How the Internet and Activism Changes Policy

Speaker: James Losey
Online Activism at Annenberg School for Communication ASC UPenn
Date: 
30 Oct 2014 - 12:00pm to 1:00pm
Location: 
Annenberg School for Communication, Room 300
Audience: 
ASC Only
Type: 
Lecture

Internet advocacy has been credited with recent successful campaigns. The Stop Online Piracy Act (SOPA) and the PROTECT IP Act (PIPA), two copyright enforcement bills, were defeated in the U.S., online organizing led to large-scale street protests against the Anti-Counterfeiting Trade Agreement (ACTA) in Europe, and online organizing has helped drive the current Network Neutrality debate to a record level of FCC comments. Scholars differ on efficacy of digitally mediated engagement from affordances of decentralized personal action to dismissing online action as cheap “slacktivism.” However, focusing only on easily visible online advocacy misses the critical contributions of institutional advocacy in achieving democratic change. This talk moves beyond an online-only assumption of political action and demonstrates how institutional advocacy such as gaining access to government bodies, lobbying, and targeting decisions maker provides a critical compliment for public advocacy such as mobilization and online advocacy. Building from case studies of internet policy activism this talk offers a more nuanced understanding of how the internet and activism drives change.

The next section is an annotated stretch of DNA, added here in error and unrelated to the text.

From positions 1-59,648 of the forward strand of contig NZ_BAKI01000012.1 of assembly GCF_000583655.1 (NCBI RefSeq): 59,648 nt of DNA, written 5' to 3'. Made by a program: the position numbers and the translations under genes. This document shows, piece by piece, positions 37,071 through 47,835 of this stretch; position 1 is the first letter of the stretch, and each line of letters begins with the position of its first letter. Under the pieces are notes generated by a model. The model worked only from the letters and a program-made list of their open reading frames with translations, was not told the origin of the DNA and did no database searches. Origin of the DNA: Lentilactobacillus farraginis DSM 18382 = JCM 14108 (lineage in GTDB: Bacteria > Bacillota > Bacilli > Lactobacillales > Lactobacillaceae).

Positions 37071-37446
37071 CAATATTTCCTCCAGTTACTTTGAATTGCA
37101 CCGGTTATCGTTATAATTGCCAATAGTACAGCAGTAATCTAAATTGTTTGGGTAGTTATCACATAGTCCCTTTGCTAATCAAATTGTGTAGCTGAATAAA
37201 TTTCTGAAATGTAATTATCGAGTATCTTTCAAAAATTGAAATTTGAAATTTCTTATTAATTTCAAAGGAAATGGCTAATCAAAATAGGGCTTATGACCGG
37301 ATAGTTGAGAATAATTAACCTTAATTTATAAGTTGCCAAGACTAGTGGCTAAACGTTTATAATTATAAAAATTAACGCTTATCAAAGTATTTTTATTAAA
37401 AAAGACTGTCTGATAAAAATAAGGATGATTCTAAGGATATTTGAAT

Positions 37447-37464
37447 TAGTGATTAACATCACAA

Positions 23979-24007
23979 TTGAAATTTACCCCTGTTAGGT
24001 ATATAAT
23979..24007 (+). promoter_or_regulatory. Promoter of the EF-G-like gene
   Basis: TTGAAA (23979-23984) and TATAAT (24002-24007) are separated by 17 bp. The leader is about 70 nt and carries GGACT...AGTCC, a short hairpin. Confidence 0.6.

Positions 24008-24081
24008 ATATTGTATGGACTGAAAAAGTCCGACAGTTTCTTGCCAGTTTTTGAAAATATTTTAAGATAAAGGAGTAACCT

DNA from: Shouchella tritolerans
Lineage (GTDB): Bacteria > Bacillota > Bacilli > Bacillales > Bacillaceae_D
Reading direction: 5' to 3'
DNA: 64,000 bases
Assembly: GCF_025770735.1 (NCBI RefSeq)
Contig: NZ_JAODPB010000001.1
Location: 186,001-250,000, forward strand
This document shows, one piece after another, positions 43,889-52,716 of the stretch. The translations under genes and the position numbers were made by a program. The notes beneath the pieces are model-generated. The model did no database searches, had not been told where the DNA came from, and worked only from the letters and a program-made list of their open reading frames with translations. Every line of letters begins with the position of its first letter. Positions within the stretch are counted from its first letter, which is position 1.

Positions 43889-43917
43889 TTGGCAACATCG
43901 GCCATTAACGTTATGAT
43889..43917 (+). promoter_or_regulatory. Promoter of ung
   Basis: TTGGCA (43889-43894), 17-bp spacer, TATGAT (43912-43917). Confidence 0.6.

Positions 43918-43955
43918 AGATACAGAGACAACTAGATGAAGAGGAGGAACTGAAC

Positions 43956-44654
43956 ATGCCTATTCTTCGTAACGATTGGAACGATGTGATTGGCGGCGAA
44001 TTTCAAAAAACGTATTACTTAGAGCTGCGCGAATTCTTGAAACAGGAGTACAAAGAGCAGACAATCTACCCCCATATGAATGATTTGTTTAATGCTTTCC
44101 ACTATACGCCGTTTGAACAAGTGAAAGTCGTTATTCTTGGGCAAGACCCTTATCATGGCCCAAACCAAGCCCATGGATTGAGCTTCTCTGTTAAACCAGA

This seminar is part of the CGCS’ Internet Policy Observatory lunchtime series. Click here to learn more about the Internet Policy Observatory.

James Losey has five years experience in public policy and over ten years researching the intersection of information, technology and power. He is currently a PhD candidate with the School of International Studies and the Department of Media Studies at Stockholm University in Sweden working on a dissertation focused on the tensions between states and internet companies and the relationship to national sovereignty, citizenship and the flow of information. Additionally, he is an affiliate at the Berkman Center for Internet and Society at Harvard University and a visiting scholar at the University of Pennsylvania’s Center for Global Communication Studies at the Annenberg School for Communication. Previously, James has been a Google Policy Fellow with the Global Network Initiative and a Consortium on Media Policy Studies fellow.

Disclaimer: 
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